PayPay Inside-Out People and Culture

Around the world with PayPay vol.13 FROM OUTSIDE


Around the World with PayPay is a series of articles featuring our global workplace, with people gathered from approximately 40 countries around the world. The article consists of two parts: “FROM OUTSIDE” (published every first Thursday of the month) focuses on a comparison between Japan and the interviewee’s home country. “FROM INSIDE” (published every second Friday of the month) focuses on experiences within PayPay.

In this article, we’ve sat down with Pavel from Russia! Don’t forget to check out past issues too.

Pavel Parkhomenko


Country: Russia / Years in Japan: 5 / Location: Kanagawa
“I love my work, I love writing code and programs, and I enjoy life in Japan – it’s a beautiful country with very good people and I love living here”

Recommend a spot/thing in your country

Russia is not a very touristic country, but I recommend visiting the museums, given the country’s very interesting history. There are many museums in Moscow and St. Petersburg. On a more of a personal note, I really love nature so I used to go to the big botanical gardens in Moscow.

What places/things would you recommend in Japan?

I really love Izu and Enoshima. This summer, I also went to the lakes around Fuji – Kawaguchiko and Yamanakako, which were really beautiful. As I mentioned, I really love nature so these places were great. Enoshima is great because it has an interesting story and legends. I go there quite often. Izu is a bit further away from Tokyo compared to Enoshima, but I may buy a house there sometime in the future. I remember going for a drive in Izu with a friend – I don’t remember exactly where, but we went to a hot bath and also found some beautiful yama-zakura (type of sakura) in bloom, when it was still only February. This is another interesting thing about Japan, because there’s always something in bloom in every season of the year, even in December or January, whereas in Russia it’s so cold during the winter you don’t get that.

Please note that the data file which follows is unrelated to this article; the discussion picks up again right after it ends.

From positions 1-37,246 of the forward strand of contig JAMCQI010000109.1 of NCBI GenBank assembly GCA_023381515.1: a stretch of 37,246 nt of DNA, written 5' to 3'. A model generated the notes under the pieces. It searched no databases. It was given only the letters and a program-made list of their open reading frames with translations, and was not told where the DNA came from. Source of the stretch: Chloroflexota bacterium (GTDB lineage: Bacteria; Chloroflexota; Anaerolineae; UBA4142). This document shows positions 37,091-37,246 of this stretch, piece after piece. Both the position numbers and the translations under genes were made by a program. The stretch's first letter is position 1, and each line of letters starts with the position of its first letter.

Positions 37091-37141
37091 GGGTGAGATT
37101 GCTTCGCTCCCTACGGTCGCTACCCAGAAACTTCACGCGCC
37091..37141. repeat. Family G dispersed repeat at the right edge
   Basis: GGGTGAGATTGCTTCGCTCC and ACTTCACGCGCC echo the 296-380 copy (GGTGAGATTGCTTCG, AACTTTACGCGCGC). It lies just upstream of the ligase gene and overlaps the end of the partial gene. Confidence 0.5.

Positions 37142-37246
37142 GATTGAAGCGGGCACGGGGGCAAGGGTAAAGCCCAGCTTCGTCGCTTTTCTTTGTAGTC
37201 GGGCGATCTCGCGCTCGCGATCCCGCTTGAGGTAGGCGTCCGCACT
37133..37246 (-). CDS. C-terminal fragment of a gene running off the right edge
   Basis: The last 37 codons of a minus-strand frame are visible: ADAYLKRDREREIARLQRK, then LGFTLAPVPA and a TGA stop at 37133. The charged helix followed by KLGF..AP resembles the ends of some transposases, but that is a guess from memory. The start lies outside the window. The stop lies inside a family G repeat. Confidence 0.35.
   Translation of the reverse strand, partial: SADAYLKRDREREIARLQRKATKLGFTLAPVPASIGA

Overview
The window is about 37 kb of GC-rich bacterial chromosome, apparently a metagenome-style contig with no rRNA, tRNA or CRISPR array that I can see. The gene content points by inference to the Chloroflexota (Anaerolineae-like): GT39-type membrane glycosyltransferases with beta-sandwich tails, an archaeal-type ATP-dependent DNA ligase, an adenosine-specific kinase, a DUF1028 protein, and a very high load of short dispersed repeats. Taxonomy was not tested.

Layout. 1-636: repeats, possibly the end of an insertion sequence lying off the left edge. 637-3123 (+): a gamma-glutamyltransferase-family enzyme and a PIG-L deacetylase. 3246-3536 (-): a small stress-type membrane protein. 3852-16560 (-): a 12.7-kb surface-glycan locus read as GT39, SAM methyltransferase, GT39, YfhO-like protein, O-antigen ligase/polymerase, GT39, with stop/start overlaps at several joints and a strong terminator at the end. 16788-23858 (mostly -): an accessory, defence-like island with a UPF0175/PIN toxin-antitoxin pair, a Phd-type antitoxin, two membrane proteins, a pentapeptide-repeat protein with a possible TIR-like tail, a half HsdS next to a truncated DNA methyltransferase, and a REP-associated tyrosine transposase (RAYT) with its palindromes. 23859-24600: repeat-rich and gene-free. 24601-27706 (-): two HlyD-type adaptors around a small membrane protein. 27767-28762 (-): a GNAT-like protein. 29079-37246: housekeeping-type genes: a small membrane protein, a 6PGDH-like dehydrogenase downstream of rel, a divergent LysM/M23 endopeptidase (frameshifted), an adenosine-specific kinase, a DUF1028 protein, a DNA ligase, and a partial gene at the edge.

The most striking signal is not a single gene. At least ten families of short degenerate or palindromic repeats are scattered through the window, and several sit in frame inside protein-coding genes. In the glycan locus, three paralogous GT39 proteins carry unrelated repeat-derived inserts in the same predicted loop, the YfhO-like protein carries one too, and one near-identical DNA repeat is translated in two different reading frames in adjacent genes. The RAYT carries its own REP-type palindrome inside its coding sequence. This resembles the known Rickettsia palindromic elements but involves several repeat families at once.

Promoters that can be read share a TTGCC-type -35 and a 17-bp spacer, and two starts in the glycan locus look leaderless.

Recommend a dish from your country?

The most popular Russian dish is Borsch – it’s a very dense soup with cabbage, beats, and meat – although there’s a lot of different recipes. Another nice dish that’s popular in Russia but not very available outside of Russia is Kholodets. It’s a simple dish that takes some time to cook. You boil beef or pork, or sometimes chicken, together with its bones for several hours, until you’re left with a very dense soup. Boiling the bones together with the meat is very important. Some people add carrots and garlic too. You then put it in the fridge, and it turns into a sort of jelly, which you then finally serve together with mustard or khren, which is a condiment similar to wasabi. It’s a very popular dish that people eat over new year’s, but non-Russian people are usually afraid to try it. (laughs) It’s very tasty though, and good for your bones. Sadly, it’s difficult to get Kholodets in Japan because it’s not popular outside of Russia, but you can get Borsch in any Russian restaurant. I recommend a place called Café RUSSIA in Kichijoji.

What is similar between Russia and Japan?

I think there are more differences than similarities. (laughs) For example, the biggest difference may be the distance between people. Russia is very similar to Australia for example, in that people don’t keep that big a distance between other people. In Japan, people try to keep their personal space and maintain a certain distance. This is something that I actually like because I don’t enjoy being too close to other people. Also, the Japanese people are very polite. It can sometimes be difficult to follow all the rules, because something that’s considered very fine & polite in Russia can sometimes be seen as very rude in Japan, so I’m always conscious of being polite to avoid awkward moments. I think the people, nature, and climate are all very different. It’s hard to imagine that we’re all the same people with two legs, two arms, and one head. (laughs)